My solution has a bunch of projects one of which is a windows service; I have a prebuild step to stop the service and a postbuild step to restart it (this way the windows service exe is not locked when VS is building/overwriting it).

on pre-build: 
net stop myservice

on post-build:
net start myservice

If the service is not running while I'm starting the build, the net stop command fails and that prevents the build from proceeding.

What can I do to still force the build even if the pre-build step failed?


I figured it out - you simply need to add the following statement at the end:


or simply:


I know this is an old post, but I recently had this issue as well. I wanted to kill the process that I was building if it was currently running, and found that I could do:

taskkill /f /im $(TargetName).exe 2>nul 1>nul
Exit 0

2>nul 1>nul without Exit 0, or vice versa, doesn't seem to work. I have to do both.

Also worth noting this is using Visual Studio Express 2012.

I found the solution when looking into this issue as well on this blog

The 2>nul 1>nul will swallow the stderr and stdout from the command. The EXIT 0 will make sure the build event returns 0.

  • 1
    That worked for me with VS2013 – codea Apr 3 '15 at 12:32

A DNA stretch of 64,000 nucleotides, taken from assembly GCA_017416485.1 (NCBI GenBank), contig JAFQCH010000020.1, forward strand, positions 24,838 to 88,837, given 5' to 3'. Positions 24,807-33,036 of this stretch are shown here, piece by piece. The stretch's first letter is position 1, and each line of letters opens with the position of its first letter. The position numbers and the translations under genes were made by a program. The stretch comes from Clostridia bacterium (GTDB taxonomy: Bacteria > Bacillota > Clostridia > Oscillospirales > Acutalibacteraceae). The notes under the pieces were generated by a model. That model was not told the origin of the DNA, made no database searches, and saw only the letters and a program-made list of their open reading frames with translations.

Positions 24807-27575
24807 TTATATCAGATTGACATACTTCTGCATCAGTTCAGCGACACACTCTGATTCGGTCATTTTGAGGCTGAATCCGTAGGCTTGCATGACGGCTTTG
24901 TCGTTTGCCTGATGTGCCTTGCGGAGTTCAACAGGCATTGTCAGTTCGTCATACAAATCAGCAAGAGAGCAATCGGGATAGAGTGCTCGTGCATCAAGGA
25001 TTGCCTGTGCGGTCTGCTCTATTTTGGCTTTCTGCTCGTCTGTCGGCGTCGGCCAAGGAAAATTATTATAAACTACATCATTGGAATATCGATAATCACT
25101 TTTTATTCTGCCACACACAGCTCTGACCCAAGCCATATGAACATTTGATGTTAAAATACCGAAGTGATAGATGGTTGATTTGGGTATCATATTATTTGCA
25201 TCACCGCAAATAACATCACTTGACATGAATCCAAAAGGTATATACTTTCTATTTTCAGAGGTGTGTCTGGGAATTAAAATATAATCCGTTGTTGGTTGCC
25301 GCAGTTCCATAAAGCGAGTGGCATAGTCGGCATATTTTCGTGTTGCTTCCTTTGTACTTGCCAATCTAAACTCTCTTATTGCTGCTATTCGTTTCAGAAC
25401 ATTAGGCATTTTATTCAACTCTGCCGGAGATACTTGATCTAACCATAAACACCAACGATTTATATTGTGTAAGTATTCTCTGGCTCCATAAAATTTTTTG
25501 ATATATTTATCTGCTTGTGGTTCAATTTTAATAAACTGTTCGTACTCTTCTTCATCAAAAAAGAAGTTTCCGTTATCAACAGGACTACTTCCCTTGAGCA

• This is exactly what I was trying to do. One additional bit of info: I find that EXIT 0 in a batch file, called from a VS2015 build action with CALL myscript.bat, will cause the whole action to exit instead of continuing after myscript.bat. But this is fixed by using SET ERRORLEVEL = 0 instead. – Daniel Earwicker Oct 23 '16 at 16:04
  • 1
    or better just 2>nul &set errorlevel=0 This allows you have an extra lines later. There is no need to redirect stdout 1> nul – Dmitry Gusarov Apr 4 '17 at 12:49
  • Works in VS2017 as well – John Baker Oct 23 '17 at 21:48

There is no need to redirrect stdout, just stderr. Also, set errorlevel allows you to have extra lines later if you need. Exit will terminate immediately.

taskkill /f /im:$(TargetFileName) 2>nul &set errorlevel=0

Works in VS 2017.


Wrap your net commands in a batch file and use exit /B 0



Would embedding the command in an executable that always returns 0 solve your issue?

in c call

system("net stop myservice")
  • It didn't like it - error 9009 – Andrey Apr 27 '11 at 15:36

Your Answer

By clicking “Post Your Answer”, you agree to our terms of service, privacy policy and cookie policy

Not the answer you're looking for? Browse other questions tagged or ask your own question.